Quitting smoking? Good for you. Here’s how to avoid gaining weight.
If you’re a smoker, it’s no secret that one of the healthiest things you can do for yourself (and others around you) is quit. But quitting smoking presents more challenges than simply holding out through the cravings. One potential side effect of quitting is weight gain because tobacco helps suppress a person’s appetite and boosts the body’s metabolism. In many cases, former smokers turn to food as a substitute for cigarettes, and the pounds creep on.
“I’ve had patients tell me they keep smoking because they are afraid they’ll gain weight,” said Barbara Migliaccio, a bariatric (weight loss) clinical social worker at St. Luke’s University Health Network who specializes in addiction recovery and preparing patients for weight loss surgery. “Some people might not gain any weight after quitting, but others might gain 25 pounds or more.”
It’s important to remember quitting smoking can make you healthier overall and lessen your chances for developing cancer or coronary heart disease, despite the possibility you might put on a few pounds. It’s also possible to quit smoking without gaining weight by changing your lifestyle and daily habits.
Get a new hobby
One of the biggest reasons people gain weight when they quit smoking is that they replace one addiction (smoking) with another (food). Both habits occupy your hands and your mouth, and both trigger pleasure centers in the brain. “The first thing I tell people who are quitting smoking is to find a new hobby that will occupy their hands and challenge their minds,” Migliaccio said. “It could be anything from cross-‐stitch to crossword puzzles.” Another good idea is to keep healthy snacks on hand such as carrots, apple slices or sugar-‐free gum. That way you can munch away without loading up on foods heavy in sugar or salt. She also recommends that bariatric surgery patients try to avoid nicotine-‐replacement solutions such as nicotine gum or patches and only use them as a last resort if cravings become overwhelming.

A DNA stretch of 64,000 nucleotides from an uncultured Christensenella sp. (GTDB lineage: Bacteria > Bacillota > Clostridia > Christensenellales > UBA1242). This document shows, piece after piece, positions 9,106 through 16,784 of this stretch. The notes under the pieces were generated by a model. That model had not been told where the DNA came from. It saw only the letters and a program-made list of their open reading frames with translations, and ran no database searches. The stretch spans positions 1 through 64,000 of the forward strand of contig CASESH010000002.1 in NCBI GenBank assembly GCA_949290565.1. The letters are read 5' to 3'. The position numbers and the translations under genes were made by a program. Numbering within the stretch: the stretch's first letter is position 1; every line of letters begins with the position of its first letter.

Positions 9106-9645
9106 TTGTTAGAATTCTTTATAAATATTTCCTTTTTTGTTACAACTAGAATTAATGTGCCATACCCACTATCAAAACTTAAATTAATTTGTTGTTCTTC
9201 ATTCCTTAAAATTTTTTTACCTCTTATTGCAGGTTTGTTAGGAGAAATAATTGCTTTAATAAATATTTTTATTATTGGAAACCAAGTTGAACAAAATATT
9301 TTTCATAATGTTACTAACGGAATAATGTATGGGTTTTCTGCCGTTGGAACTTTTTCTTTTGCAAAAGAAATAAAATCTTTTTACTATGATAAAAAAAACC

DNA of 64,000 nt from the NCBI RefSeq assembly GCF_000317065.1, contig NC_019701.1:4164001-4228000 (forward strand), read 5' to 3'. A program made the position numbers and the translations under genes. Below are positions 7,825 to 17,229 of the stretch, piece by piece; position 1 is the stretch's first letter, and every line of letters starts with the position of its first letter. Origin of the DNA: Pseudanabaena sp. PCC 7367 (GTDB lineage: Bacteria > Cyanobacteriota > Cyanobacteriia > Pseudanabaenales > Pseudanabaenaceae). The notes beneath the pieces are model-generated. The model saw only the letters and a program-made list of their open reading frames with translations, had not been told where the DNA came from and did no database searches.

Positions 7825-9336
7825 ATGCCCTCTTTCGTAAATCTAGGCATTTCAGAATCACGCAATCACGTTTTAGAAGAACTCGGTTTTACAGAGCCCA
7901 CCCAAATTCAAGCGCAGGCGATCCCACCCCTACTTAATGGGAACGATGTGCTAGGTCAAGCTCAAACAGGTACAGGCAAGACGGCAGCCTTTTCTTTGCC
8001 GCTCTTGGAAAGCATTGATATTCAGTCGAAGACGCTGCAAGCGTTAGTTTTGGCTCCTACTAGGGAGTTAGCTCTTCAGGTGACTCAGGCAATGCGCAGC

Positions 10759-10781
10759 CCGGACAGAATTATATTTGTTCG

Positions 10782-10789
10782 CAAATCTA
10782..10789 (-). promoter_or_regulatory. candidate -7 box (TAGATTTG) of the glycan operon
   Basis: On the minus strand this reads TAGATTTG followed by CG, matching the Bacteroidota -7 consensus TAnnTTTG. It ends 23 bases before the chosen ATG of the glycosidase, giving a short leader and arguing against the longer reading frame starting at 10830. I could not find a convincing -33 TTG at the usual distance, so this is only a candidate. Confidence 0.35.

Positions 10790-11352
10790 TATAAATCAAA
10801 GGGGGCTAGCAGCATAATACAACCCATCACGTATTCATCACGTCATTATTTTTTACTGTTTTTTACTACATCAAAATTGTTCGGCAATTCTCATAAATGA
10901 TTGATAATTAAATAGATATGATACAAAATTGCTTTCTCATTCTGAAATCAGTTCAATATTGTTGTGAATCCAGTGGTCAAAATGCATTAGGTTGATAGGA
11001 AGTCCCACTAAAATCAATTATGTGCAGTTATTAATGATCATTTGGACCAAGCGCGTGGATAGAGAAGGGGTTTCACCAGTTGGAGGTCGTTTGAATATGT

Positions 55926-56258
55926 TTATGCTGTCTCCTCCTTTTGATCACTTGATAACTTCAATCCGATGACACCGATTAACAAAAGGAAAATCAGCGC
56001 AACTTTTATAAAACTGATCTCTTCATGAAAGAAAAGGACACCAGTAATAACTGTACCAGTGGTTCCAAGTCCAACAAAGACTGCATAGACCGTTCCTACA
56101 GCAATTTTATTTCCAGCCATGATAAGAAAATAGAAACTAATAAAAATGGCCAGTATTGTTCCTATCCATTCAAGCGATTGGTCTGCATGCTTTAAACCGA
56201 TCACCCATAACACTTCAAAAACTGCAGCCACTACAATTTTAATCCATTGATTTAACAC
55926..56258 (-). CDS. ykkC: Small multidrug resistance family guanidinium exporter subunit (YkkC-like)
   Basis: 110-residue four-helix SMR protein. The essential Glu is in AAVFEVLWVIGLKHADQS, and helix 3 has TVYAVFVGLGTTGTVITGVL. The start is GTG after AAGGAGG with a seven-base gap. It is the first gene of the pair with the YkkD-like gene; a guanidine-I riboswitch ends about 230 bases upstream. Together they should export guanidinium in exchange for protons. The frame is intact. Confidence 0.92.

To improve your chances of successfully quitting, don’t go cold turkey on your own. Take advantage of medical expertise and smoking cessation programs like those at St. Luke’s. “Your doctor can prescribe medications that don’t contain any nicotine and that make a big difference in your cravings,” Migliaccio said. “We also offer a variety of support services to help you build new, healthy habits as you quit, including consultations with dietitians and physical therapists to develop meal and exercise plans, and recommendations for individual therapy or online support groups to make necessary behavior changes.”
Get some exercise
Skip the vending machines and go for a win-‐win solution: exercise. Now that you’re not taking smoke breaks, you might find your days filled with extra time. If you start to feel a craving for a cigarette, take a few deep breaths and head out for a walk around your neighborhood. Join a yoga class or sign up for a fitness boot camp. You’ll burn calories while cutting down on food and tobacco cravings. “Exercise really helps because it literally has a chemical effect on your brain, releasing endorphins that can satisfy cravings in a healthy way,” Migliaccio said.
—Travis Marshall, Content Solutions Writer